It ain’t easy learning words—especially for an infant fuzzy about just how words work. Even after he’s miraculously concluded that some words refer to things in the environment, he’s left with some rather daunting questions: which words and which things?
So over the years, cognitive scientists have posited a variety of means by which a baby might whittle down the number of red herrings. Few theories have received as much attention as Stanford psychologist Ellen Markman’s theory of mutual exclusivity.
Show a baby an unfamiliar percussion instrument in one hand and a banana in the other. “Where’s the cabasa?” you ask. A four-month-old, if you can get her to look at the objects at all, will look at whichever strikes her fancy. A one-year-old, while fully aware that the banana is called “banana,” will be nonetheless flummoxed: What is this “cabasa” of which you speak? But an 18-month-old understands that since the banana already has a name—“banana”—then “cabasa” must refer to the unfamiliar object. That’s the theory of mutual exclusivity: the assumption that everything in the world has one and only one label. (Note that mutual exclusivity does not strictly preclude children from learning additional labels, like synonyms; it merely offers resistance.)
Mutual exclusivity has plenty of support—for monolingual babies, that is. But what about babies who must learn more than one language? For these infants, it seems, learning that “banana” has one and only one label wouldn’t be all that helpful.
Interestingly, the data bear this out: babies learning two or more languages are far slower to use mutual exclusivity to attach novel labels to novel objects. In a 2009 study, psychologists Krista Byers-Heinlein of Concordia University and Janet Werker of the University of British Columbia found that 18-month-old bilinguals showed a weaker preference for mutually exclusive object labels than did monolingual babies—while trilingual infants (the show-offs!) seemed to have no preference at all.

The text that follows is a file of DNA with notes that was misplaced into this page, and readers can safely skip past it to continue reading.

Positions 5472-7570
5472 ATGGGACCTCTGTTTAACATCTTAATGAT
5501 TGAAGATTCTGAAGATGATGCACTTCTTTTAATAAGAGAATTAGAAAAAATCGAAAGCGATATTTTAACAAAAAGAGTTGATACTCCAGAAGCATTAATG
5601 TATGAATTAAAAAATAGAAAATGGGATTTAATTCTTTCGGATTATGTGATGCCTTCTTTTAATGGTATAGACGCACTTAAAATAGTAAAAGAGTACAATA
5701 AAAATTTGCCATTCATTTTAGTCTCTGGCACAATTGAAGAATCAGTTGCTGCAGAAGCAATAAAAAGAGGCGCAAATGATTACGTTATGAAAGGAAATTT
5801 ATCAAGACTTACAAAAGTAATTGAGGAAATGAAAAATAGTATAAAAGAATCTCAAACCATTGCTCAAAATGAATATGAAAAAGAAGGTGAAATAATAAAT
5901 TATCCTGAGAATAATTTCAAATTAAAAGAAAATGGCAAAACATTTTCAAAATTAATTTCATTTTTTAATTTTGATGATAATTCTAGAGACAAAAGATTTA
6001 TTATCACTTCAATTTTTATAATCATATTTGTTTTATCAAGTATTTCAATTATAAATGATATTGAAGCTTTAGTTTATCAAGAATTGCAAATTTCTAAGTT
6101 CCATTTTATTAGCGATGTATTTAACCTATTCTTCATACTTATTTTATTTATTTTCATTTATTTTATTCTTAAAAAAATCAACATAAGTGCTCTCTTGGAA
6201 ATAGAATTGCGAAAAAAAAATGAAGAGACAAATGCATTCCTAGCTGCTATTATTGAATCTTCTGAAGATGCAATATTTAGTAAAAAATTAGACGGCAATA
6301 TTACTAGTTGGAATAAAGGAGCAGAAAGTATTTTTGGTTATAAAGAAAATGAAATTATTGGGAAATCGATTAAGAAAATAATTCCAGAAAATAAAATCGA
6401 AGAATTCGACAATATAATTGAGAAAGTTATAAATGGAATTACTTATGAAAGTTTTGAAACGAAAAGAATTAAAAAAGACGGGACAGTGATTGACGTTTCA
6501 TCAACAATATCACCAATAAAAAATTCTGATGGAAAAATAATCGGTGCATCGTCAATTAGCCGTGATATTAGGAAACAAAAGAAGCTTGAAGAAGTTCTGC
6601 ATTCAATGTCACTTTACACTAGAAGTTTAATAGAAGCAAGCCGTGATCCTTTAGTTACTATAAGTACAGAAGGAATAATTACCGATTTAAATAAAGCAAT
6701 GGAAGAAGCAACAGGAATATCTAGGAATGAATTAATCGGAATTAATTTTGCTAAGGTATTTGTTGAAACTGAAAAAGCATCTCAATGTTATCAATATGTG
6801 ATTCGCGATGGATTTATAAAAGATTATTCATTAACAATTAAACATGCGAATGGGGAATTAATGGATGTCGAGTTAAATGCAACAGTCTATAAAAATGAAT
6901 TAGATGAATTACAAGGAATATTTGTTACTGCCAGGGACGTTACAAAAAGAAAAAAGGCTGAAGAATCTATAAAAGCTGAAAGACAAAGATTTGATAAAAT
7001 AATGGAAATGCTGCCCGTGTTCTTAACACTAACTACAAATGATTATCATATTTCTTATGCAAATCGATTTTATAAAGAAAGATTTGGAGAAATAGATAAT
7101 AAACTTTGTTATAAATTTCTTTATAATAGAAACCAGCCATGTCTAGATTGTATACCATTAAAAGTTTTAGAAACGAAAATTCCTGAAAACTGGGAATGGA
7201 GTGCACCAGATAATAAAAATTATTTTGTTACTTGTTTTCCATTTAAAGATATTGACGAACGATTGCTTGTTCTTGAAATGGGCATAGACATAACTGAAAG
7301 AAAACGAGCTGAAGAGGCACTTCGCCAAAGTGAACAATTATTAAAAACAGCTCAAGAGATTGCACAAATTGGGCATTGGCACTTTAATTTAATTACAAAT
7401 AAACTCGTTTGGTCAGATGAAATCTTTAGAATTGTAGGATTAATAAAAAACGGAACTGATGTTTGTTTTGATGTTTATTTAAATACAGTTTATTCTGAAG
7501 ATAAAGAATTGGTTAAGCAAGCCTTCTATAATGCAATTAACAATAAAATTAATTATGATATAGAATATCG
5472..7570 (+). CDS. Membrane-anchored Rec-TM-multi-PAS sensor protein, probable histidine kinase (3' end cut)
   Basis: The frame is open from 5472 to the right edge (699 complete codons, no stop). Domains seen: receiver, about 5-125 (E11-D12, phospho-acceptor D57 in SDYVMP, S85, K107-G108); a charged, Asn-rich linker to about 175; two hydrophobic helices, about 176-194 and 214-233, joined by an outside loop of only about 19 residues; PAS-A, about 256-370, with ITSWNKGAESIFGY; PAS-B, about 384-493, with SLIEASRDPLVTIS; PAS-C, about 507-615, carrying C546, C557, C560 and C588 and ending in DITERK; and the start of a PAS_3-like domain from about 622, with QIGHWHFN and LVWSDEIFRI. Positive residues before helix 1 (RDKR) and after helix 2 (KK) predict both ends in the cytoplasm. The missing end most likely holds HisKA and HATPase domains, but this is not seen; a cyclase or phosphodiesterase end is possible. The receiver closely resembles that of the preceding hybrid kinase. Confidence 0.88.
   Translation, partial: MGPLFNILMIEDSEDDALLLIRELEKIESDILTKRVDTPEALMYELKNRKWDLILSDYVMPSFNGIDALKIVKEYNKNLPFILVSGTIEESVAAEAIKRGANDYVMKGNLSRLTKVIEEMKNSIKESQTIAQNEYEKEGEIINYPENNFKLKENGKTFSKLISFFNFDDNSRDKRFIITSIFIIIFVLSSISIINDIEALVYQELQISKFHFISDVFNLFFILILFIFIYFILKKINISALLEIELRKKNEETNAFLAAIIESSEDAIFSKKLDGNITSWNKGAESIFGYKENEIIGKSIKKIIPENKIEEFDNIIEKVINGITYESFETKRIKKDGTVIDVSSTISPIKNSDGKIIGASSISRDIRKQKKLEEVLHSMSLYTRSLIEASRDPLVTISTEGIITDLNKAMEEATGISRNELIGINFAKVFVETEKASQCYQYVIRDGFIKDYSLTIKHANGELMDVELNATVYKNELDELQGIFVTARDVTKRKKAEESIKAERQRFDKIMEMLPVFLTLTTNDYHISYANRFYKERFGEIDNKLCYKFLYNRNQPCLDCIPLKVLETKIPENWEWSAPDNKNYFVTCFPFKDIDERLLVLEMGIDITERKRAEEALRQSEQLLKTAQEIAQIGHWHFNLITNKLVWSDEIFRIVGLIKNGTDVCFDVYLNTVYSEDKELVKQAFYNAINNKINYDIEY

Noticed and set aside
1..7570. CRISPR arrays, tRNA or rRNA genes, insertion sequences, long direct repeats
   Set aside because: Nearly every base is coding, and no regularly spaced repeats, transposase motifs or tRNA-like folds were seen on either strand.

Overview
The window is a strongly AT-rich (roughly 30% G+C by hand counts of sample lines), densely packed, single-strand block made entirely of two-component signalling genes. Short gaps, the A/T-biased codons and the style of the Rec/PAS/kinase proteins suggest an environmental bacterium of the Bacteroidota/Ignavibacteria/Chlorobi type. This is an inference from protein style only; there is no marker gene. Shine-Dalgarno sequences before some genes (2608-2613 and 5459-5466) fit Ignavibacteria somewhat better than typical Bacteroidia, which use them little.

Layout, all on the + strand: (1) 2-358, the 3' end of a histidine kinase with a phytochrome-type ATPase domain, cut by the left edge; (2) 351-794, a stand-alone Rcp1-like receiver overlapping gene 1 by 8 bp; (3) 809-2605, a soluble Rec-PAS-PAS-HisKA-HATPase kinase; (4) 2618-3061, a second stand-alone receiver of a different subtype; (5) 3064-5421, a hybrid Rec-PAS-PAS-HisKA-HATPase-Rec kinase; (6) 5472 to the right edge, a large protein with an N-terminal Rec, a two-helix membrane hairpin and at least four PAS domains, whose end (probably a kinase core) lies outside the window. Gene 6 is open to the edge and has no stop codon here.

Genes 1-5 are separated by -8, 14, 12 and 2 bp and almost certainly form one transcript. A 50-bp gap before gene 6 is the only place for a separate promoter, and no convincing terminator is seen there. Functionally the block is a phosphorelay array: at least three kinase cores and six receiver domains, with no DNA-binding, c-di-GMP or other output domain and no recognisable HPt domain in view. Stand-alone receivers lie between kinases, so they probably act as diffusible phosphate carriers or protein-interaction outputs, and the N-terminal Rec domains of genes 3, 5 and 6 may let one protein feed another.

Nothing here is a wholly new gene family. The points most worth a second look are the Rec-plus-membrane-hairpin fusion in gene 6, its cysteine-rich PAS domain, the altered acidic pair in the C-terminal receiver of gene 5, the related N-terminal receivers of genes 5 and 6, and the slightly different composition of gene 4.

A new study by the same researchers paints an even clearer picture. Twenty bilingual 18-month-olds repeatedly saw pairs of objects, some consisting of a familiar object—a shoe—paired with a novel one. Would the infants understand that the novel label goes with the novel object when asked, “Where is the nil?” The researchers, who’ve seen bilingual infants struggle with this task in the past, were fairly confident the answer would be no (and they were right).
The researchers were really interested in whether some of the bilingual infants would struggle more than others. Specifically, would bilingual infants who had learned a large number of “translation equivalents”—that is, word pairs like the English word “dog” and the Mandarin word for dog, gǒu—be less likely to use mutual exclusivity than bilingual infants who knew fewer translation equivalents? This would confirm that babies only assume mutual exclusivity to the extent that “one-object, one-label” approximates the true state of affairs as they understand it. Sure enough, the researchers found just that.
Eventually, though, even bilinguals and multilinguals acquire mutual exclusivity, albeit of the more nuanced “one-object, one-label-per-language” variety. So where does mutual exclusivity come from then? Is it innate, a biological predisposition that manifests over time? Or is it a learned behavior? Oddly enough, this study doesn’t bring us much closer to an answer. Learning is clearly involved; it’s just not obvious what must be learned: To assume mutual exclusivity, or not to, at least not yet?